I began unearthing more images and ephemeral content and carried on interviewing, researching and writing about The Deer Hunter, but it was a very tentative message I sent off to De Niro to ask if he would be willing to contribute to the project.

I had struck gold, though, and was told that he liked the idea and would be calling me. What would the young guy wearing silk underpants have made of that?

From our first conversation Bob has been open to me, graciously answering my questions, a far cry from the monosyllabic and introverted artist he is constantly depicted as; I simply never encountered that man. Bob was everything I hoped he would be.

The good news continued. Because of his involvement another two of the film’s stars agreed to contribute: Meryl Streep and Chris Walken; and like Bob they too opened up to me about this period of their career with warmth and humour – boy, does Meryl Streep know how to laugh. I had to constantly remind myself that I was meant to be conducting an interview such was the laughter we enjoyed.

Bob also suggested that I might like to visit his archives and see if there was anything hidden within that may help in the telling of the story. As any film fan will know, De Niro’s research into his roles is the stuff of legend and his astonishing archives underlined that. I spent three days in heaven trawling through this astonishing insight into his choices for playing the character of steel worker turned soldier Michael Vronsky, and much more besides.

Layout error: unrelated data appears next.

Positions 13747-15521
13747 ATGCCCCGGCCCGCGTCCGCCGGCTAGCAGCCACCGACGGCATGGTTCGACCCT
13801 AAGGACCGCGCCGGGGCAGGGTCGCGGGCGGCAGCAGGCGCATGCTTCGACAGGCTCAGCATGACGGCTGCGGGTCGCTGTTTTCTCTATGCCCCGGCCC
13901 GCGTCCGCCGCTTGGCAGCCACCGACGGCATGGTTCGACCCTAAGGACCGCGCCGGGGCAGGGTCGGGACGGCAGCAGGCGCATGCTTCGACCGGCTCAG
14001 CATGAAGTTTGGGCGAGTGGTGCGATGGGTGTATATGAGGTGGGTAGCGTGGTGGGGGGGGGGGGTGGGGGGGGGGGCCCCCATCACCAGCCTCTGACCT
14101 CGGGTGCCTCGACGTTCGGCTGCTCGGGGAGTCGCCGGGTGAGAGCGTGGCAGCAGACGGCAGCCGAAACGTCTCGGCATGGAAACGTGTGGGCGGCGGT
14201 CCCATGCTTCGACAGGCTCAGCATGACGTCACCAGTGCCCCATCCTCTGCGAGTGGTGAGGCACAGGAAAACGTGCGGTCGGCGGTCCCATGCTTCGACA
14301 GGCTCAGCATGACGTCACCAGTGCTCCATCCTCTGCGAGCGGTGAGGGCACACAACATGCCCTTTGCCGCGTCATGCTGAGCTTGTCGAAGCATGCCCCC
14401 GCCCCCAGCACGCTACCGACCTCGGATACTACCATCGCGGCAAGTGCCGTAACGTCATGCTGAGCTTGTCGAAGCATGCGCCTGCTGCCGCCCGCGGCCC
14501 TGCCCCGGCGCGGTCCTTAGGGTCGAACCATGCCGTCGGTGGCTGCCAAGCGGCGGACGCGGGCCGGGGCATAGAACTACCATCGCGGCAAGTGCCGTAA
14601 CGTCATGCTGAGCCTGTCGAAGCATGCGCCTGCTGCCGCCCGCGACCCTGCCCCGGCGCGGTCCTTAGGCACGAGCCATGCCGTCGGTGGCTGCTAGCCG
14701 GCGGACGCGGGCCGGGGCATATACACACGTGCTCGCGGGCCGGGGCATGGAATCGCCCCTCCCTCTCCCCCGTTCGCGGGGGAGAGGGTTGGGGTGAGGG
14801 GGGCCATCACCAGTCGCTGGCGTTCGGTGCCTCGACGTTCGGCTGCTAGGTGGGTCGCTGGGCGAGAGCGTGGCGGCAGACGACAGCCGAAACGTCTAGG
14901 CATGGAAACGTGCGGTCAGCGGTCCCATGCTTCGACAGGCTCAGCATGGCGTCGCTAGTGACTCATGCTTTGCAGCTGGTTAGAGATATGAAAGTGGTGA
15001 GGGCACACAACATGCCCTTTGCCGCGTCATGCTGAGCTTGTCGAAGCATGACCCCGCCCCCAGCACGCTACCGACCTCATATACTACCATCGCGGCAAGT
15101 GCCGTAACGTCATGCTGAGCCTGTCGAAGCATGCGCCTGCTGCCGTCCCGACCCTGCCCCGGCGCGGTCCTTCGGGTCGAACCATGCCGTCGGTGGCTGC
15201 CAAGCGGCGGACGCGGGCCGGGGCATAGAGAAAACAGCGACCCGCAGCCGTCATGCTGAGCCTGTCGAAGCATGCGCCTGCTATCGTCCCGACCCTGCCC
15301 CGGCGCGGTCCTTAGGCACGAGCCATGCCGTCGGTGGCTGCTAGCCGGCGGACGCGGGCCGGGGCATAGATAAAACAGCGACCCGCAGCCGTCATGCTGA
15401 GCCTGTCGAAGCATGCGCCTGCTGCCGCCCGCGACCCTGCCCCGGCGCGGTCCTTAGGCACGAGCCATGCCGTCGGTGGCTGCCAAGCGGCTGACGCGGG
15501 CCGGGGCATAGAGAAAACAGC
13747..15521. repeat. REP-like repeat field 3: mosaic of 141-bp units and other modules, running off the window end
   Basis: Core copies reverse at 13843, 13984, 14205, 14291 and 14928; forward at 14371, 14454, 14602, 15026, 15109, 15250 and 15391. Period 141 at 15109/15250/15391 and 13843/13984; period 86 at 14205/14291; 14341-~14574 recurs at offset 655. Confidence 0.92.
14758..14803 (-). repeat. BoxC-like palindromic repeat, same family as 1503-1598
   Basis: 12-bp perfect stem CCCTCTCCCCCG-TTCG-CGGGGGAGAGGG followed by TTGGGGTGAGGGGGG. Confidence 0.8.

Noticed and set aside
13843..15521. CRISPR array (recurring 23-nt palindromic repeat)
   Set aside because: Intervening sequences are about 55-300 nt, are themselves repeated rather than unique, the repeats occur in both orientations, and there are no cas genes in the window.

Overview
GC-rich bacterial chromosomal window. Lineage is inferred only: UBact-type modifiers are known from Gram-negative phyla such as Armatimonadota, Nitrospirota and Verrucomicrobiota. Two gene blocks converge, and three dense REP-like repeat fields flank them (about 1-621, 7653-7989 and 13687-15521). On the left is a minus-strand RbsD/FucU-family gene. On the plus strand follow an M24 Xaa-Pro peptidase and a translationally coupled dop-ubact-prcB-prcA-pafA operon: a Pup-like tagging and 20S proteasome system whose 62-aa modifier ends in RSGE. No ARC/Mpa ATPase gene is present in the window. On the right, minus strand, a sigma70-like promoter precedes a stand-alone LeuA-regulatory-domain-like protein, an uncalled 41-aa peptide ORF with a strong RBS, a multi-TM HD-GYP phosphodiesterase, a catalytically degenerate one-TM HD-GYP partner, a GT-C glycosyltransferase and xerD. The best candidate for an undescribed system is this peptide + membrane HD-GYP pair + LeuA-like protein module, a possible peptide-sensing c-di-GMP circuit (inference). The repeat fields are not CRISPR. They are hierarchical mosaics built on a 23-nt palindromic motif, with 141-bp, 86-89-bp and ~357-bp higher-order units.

Astonishingly, De Niro told me that he nearly didn’t make The Deer Hunter. He had planned to take a much-needed break and get himself prepared to play the boxer Jake LaMotta in Raging Bull.

“I had planned to take a break,” says De Niro. “It had been a busy period, I had finished filming Taxi Driver and 1900 and I was training for Raging Bull. I think that, well the way I remember it is I had spoken to Marty [Scorsese] to find out where he was in preparing Raging Bull. The Deer Hunter was by this time a film I felt I had to do and he was fine with that. It was important to me because I had made that commitment to Marty to do Raging Bull.”

Little did he know The Deer Hunter was going to be the most exhausting film he had made. Never more so than when the production moved to Thailand to shoot the scenes depicting the Vietnam War.

The scenes were the characters of De Niro and co-stars John Savage and Chris Walken were forced to play Russian roulette remain some of the most shocking ever committed to celluloid and only added to the controversy surrounding the film. There were reports of copycat deaths, and certainly playing these scenes left an indelible mark on the three actors.

De Niro always felt that the scenes where the men were forced to play Russian roulette in captivity would have resonated more if the Vietcong had been making them play for ideals, rather than gambling for money.